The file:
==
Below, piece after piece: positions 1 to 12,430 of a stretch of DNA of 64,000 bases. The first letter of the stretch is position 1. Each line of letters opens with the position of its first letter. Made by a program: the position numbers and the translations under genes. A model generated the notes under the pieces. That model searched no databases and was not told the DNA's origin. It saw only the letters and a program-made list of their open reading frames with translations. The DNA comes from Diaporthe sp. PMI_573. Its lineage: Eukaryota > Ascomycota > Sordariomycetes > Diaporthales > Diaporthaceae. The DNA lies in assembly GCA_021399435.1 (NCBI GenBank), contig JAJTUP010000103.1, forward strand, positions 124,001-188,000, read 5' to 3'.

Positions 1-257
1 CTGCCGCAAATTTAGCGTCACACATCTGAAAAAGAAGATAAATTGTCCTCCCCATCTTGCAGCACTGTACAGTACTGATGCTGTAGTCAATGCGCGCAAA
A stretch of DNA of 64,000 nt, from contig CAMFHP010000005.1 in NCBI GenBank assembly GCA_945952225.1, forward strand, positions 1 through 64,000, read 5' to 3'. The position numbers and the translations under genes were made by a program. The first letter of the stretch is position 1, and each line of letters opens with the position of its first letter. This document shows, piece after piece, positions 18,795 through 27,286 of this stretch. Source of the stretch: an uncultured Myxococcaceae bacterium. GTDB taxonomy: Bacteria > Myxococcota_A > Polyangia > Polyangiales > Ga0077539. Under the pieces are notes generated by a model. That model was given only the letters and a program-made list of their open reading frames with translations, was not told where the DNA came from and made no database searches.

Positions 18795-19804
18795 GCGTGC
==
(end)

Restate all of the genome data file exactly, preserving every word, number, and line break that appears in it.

Below, piece after piece: positions 1 to 12,430 of a stretch of DNA of 64,000 bases. The first letter of the stretch is position 1. Each line of letters opens with the position of its first letter. Made by a program: the position numbers and the translations under genes. A model generated the notes under the pieces. That model searched no databases and was not told the DNA's origin. It saw only the letters and a program-made list of their open reading frames with translations. The DNA comes from Diaporthe sp. PMI_573. Its lineage: Eukaryota > Ascomycota > Sordariomycetes > Diaporthales > Diaporthaceae. The DNA lies in assembly GCA_021399435.1 (NCBI GenBank), contig JAJTUP010000103.1, forward strand, positions 124,001-188,000, read 5' to 3'.

Positions 1-257
1 CTGCCGCAAATTTAGCGTCACACATCTGAAAAAGAAGATAAATTGTCCTCCCCATCTTGCAGCACTGTACAGTACTGATGCTGTAGTCAATGCGCGCAAA
A stretch of DNA of 64,000 nt, from contig CAMFHP010000005.1 in NCBI GenBank assembly GCA_945952225.1, forward strand, positions 1 through 64,000, read 5' to 3'. The position numbers and the translations under genes were made by a program. The first letter of the stretch is position 1, and each line of letters opens with the position of its first letter. This document shows, piece after piece, positions 18,795 through 27,286 of this stretch. Source of the stretch: an uncultured Myxococcaceae bacterium. GTDB taxonomy: Bacteria > Myxococcota_A > Polyangia > Polyangiales > Ga0077539. Under the pieces are notes generated by a model. That model was given only the letters and a program-made list of their open reading frames with translations, was not told where the DNA came from and made no database searches.

Positions 18795-19804
18795 GCGTGC